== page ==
Evidence-Based Practice: Evaluating our collections and services Clare
Evidence-Based Practice: Evaluating our collections and services Clare Thorpe @thorpe_clare #2018ANZTLACONF CRICOS QLD 00244B | NSW 02225M TEQSA: PRV12081 EBP Whats in it for me? A short history of evidence-based practice in libraries and information services Build your own evidence-based practice backpack (including tips for solo practitioners)
Some real life examples My evidence-base practice story In the beginning Evidence-based medicine Evidence-based librarianship What is evidence-based practice? A structured process of collecting, interpreting and applying valid and reliable research and evidence to support decision-making and
continuous service improvement in professional practice. Doing and being Not just a one-off but: Questioning our practice Gathering or creating evidence (if we dont already have it) Using evidence wisely to make and inform decisions (especially about our value, impact or worth)
Other perspectives from research Evidence-based practice is: Not always straight-forward or linear (messy) Holistic Deliberate or unintended (serendipitous) Used immediately or filed away for future use Impacted by time, accessibility and the availability of evidence Highly contextualised and influenced by the librarians Stop - Think - Check Have you ever had to/wanted to? Defend your funding? Make a case for
funding? Defend your space? Understand how your space is used? Prove your return on investment, your value/impact? Understand your clients needs better? Evaluate your collection? Fill your evidence-based backpack A backpack full of stories, statistics and evaluations that can be used with authority and conviction is
required if advocacy is to be successful. Sources of evidence Research evidence/literature Books Journal articles Conference papers Profession al Knowledg e
Research Local Evidence Evidence Systematic reviews Benchmarks and standards (Koufogiannakis, 2011) Sources of evidence Local evidence Statistics Client feedback
Surveys & evaluation forms Profession al Knowledg e Research Local Evidence Evidence Policy and procedure documents Observations and anecdotal evidence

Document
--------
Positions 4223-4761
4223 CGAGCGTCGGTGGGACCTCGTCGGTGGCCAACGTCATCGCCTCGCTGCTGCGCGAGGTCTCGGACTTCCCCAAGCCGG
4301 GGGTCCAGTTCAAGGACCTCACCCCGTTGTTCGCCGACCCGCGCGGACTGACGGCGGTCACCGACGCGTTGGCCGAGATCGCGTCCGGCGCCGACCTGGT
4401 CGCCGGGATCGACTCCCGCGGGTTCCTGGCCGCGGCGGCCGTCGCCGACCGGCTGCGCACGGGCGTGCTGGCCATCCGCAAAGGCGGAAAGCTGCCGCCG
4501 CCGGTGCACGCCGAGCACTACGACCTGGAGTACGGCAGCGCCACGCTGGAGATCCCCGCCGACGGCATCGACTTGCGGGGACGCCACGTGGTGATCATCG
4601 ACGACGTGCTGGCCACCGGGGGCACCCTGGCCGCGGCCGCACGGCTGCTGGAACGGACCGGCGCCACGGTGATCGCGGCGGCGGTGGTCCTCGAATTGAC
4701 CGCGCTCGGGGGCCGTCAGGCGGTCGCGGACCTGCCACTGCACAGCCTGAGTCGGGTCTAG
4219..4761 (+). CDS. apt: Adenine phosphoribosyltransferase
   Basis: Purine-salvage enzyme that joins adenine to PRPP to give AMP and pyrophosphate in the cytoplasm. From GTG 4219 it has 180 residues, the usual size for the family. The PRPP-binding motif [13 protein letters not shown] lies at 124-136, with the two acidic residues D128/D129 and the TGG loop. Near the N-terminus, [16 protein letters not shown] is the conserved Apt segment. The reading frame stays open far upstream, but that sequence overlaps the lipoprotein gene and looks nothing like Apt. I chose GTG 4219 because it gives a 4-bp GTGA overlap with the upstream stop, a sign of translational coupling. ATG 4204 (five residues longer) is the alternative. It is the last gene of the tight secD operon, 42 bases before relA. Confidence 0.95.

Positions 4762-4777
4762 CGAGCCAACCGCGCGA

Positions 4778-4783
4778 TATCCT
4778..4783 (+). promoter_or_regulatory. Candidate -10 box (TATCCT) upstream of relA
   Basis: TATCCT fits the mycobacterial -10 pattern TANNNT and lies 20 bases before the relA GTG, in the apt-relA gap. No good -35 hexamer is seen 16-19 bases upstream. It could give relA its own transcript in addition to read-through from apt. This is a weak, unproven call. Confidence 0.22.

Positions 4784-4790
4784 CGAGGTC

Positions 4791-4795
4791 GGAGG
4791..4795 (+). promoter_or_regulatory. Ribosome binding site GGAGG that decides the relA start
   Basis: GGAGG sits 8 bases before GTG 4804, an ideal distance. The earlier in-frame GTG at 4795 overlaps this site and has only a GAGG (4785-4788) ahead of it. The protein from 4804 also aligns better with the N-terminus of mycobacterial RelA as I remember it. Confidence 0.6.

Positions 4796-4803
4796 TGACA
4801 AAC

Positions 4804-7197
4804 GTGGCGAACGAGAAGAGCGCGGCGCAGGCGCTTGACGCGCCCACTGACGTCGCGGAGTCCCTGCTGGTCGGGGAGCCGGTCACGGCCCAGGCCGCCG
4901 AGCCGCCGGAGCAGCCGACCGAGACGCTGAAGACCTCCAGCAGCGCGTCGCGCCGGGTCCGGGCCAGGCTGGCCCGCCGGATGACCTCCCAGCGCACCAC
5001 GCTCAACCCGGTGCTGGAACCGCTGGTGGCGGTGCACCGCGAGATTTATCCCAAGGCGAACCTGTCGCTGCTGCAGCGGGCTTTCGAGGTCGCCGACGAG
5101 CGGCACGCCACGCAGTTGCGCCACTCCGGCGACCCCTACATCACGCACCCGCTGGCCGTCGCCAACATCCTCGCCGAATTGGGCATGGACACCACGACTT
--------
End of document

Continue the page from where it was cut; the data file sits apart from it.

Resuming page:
Budgets and staffing numbers (Koufogiannakis, 2011) Sources of evidence Professional knowledge Expertise Professional experience Tacit knowledge Profession al Knowledg
e Research Local Evidence Evidence Input from colleagues What other libraries do Intuition Non-research literature (blogs, commentaries, (Koufogiannakis, 2011) Putting it in practice
Interpret Apply Measure Communicate Interpret Strategic direction & goals Design outcome-driven services based on strategic priorities. Use evidence for
strategic purposes. (Grieves, 2017) The choice of methods (evidence) must be tied to the mission of each specific institution. (Tenopir, 2013) Apply Services, Collections, Spaces Build your service offer so as to generate bespoke evidence around the outcome and impact of engagement (Grieves, 2017) What do your services, collections and spaces tell you about your performance
and achievements? Measure Outcomes & Impact Measures and metrics are the means they are the process not the product. Measure plus meaning what does the evidence mean? Combine quantitative and qualitative data to form analytics and insights. (Grieves, 2017) Communicate Influence & Advocacy
Tell someone! Use your evidence to influence and advocate. Combine statistics with stories to craft and present meaningful narratives Quantitative data can show return on investment and trends. Qualitative data can tell a story or put a personal face on data. An example from real life SLQ INTERPRET From the Local Evidence, we identified that: Clients wanted space to study, often
for long periods of time Audience research High demand for quiet/silent study space Occupancy counts, Audience research, Client feedback High use of study spaces on Levels 2 and 3 where bags are permitted
Occupancy counts, Client feedback Low use of quiet study space on Level 4 where bags are restricted Occupancy counts An example from real life APPLY Reconfigure space on Level 4. MEASURE
Professional knowledge used to design a new service offering. This included library staff expertise in conservation and architects expertise in design. We measured the outcome and impact of the change, gathering Local evidence occupancy counts, client feedback and staff feedback.